Thanksgiving Day I was driving at dawn. Before sunrise I got to see some Christmas lights, although not many. I’ve been seeing some homes decorated with lights since Halloween. Maybe because it’s easier to climb a ladder and scramble over a roof when the weather is nicer. I’ve an appreciation for the people who make some serious effort to string lights. Done the right way it allows us to ponder how lovely it would be (I hesitate saying will be) in heaven. I’m not opposed to tinsel and trees and lights. If it brings joy then it’s a good tradition among a people sorely needing connections to the past.
Gaudy inflatables and plastics are another matter. I don’t know about you but I think there is an inverse corollary between the garish displays and the income behind the mess.
Can we be frank about this? I don’t believe the loud displays are the ideas of men. My guess is most guys are just keeping the peace and going along with the views of wives on what the yard should look like before the Christmas holiday.
I’ve sat through far too many Hallmark films to pacify a significant other. I know how every upcoming movie is scripted. Really good looking lonely people are in crisis. Good looking lonely people fall for each other but one or both can’t admit an attraction. One is about to go live on the Island of Elba in exile. Up steps Ed Asner urging the woman not to let the guy get away. She races to the airfield and just before takeoff the two look across a lonely terminal and make eye contact. They rush to each other and boldly hug and she explains his art talents are just what her Christmas shop needs. Thereby solving his employment dilemma and the two can live happily ever after. Throughout the picture there are some visits to a small white clapboard church but Jesus Christ is never mentioned. Hallmark films are the equivalent of inflatable Grinches, after his heart grew several sizes.
There’s a lot of talk about Christmas blotting out Thanksgiving but I think we miss a larger point. Both are about wonder and being thankful to the same presence. Unless you’re an atheist but even if you don’t believe, you can still enjoy the bonhomie of the extended season. Turkey, dressing and gravy taste great no matter what you believe. Giving gifts is giving of yourself and it feels great no matter what your faith or lack thereof.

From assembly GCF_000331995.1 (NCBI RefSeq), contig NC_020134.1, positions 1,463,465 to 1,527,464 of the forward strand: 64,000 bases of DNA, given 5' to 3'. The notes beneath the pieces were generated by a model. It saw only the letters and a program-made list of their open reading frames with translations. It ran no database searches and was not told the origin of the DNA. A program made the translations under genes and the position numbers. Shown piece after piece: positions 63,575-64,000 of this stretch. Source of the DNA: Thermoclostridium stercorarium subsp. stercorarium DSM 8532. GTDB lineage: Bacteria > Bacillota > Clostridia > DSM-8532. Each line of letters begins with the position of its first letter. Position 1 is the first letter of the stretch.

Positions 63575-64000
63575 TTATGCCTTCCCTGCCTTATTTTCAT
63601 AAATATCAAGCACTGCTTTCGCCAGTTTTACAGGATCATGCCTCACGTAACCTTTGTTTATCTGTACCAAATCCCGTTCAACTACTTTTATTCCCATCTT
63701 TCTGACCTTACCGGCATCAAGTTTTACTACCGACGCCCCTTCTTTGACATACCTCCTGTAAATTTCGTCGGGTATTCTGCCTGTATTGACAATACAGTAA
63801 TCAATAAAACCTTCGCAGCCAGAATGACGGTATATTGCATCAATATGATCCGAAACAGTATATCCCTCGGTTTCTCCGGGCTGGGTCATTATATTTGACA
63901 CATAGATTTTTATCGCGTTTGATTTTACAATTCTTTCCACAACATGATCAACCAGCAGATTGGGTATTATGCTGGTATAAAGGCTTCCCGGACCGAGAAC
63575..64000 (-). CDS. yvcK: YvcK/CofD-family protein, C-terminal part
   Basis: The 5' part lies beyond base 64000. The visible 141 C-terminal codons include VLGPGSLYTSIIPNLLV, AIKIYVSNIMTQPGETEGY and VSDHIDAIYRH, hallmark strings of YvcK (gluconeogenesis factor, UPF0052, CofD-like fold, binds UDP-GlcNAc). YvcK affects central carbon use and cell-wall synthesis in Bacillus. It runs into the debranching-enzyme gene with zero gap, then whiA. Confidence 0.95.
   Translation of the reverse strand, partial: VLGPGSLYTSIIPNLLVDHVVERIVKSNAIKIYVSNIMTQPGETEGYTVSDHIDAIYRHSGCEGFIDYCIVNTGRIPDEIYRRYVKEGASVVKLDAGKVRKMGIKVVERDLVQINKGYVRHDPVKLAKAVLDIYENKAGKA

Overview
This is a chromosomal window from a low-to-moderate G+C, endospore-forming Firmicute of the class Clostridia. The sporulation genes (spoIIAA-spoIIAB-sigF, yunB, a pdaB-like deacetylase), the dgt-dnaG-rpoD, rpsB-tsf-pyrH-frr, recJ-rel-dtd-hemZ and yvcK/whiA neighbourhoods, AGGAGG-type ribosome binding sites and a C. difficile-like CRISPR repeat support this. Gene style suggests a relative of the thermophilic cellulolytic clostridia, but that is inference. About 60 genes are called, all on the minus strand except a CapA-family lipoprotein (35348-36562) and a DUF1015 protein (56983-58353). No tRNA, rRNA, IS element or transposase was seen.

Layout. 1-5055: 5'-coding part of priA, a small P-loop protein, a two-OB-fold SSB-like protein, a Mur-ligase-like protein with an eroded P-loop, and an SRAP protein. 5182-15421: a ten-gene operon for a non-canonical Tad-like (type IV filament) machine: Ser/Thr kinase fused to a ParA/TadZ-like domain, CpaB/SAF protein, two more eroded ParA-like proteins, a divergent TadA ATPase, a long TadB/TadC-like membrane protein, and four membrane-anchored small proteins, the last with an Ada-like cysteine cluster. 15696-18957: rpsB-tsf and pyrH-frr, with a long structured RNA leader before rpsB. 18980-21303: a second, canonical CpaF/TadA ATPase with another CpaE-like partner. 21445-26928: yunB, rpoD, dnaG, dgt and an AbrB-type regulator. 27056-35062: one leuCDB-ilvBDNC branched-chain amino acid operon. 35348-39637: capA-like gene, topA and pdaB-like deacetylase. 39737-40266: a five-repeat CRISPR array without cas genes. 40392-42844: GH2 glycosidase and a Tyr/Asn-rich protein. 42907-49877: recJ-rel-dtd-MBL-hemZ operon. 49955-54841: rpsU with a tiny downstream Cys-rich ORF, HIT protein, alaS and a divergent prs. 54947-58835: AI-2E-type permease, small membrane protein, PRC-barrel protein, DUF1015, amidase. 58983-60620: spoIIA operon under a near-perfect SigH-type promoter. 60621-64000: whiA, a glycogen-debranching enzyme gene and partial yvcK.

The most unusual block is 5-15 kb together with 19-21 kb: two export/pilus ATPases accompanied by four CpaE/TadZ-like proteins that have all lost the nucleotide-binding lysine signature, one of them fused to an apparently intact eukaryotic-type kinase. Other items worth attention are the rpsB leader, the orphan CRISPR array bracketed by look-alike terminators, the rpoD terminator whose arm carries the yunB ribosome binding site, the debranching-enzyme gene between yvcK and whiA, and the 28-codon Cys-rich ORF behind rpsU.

While the Christmas tree isn’t biblical, it was adopted by the church because it was evergreen and a reflection of a promise. Or it should be for the duration of the season. When my daughter was little I once left a tree up through February to please the little princess. Luckily, it wasn’t real. I dropped $57 on it at a big box store and it mostly now stays in a smaller box.
When I was a boy my family switched to artificial trees because my sister was severely asthmatic. Real pine created serious breathing issues. This past weekend I did an informal Facebook poll on real or fake? Surprise came when several people told me they had already cut trees in the South Hills and had them up at home. Those could be very dry by Christmas.
Most respondents prefer boxed trees. One woman explains she covers her tree and puts it away for 11 months and then, voila, she uncovers it fully decorated after each Thanksgiving. Some people have several trees in their homes. My family would’ve considered it a luxury and unnecessary. I’m reminded of an old girlfriend who had four trees, spent every evening with Hallmark and had the Christmas music playing Nov. 1. It speaks to longing and how we never quite get the holiday perfect.
My dad had an idea in his head of how Christmas should unfold, and when family didn’t always cooperate he could become very angry. There were a lot of miserable Christmases when my wayward brother would work very hard to raise the old man’s blood pressure. Eventually Matt stopped coming home altogether and the mention of his name would also change my father’s color to red and the steam would pour from his ears and his mouth. They both died young with unrequited dreams of a seamless holiday.
I haven’t been back to my hometown for Christmas since 2005. My mother had died three months earlier and it was the last time I was together with all my siblings and all our children. I rented space in a hotel with an indoor pool and the girls got to go swimming each day for one week. Now they’re grown and building new traditions of their own. I’m looking at my third Christmas alone, however. Social media and telephones greatly shrink distance. Last Christmas Day I came home from church and I started calling family and friends. An uncle I hadn’t talked with in seven years was delighted to hear me on the line.
The tinsel and trees and lights are beautiful things, but for three years I’ve been granted another view. An appreciation of life and those lives lived by so many now gone. On Christmas Eve I’ve looked out of windows and stared at the sky, and realized life is a great gift and there is a greater promise.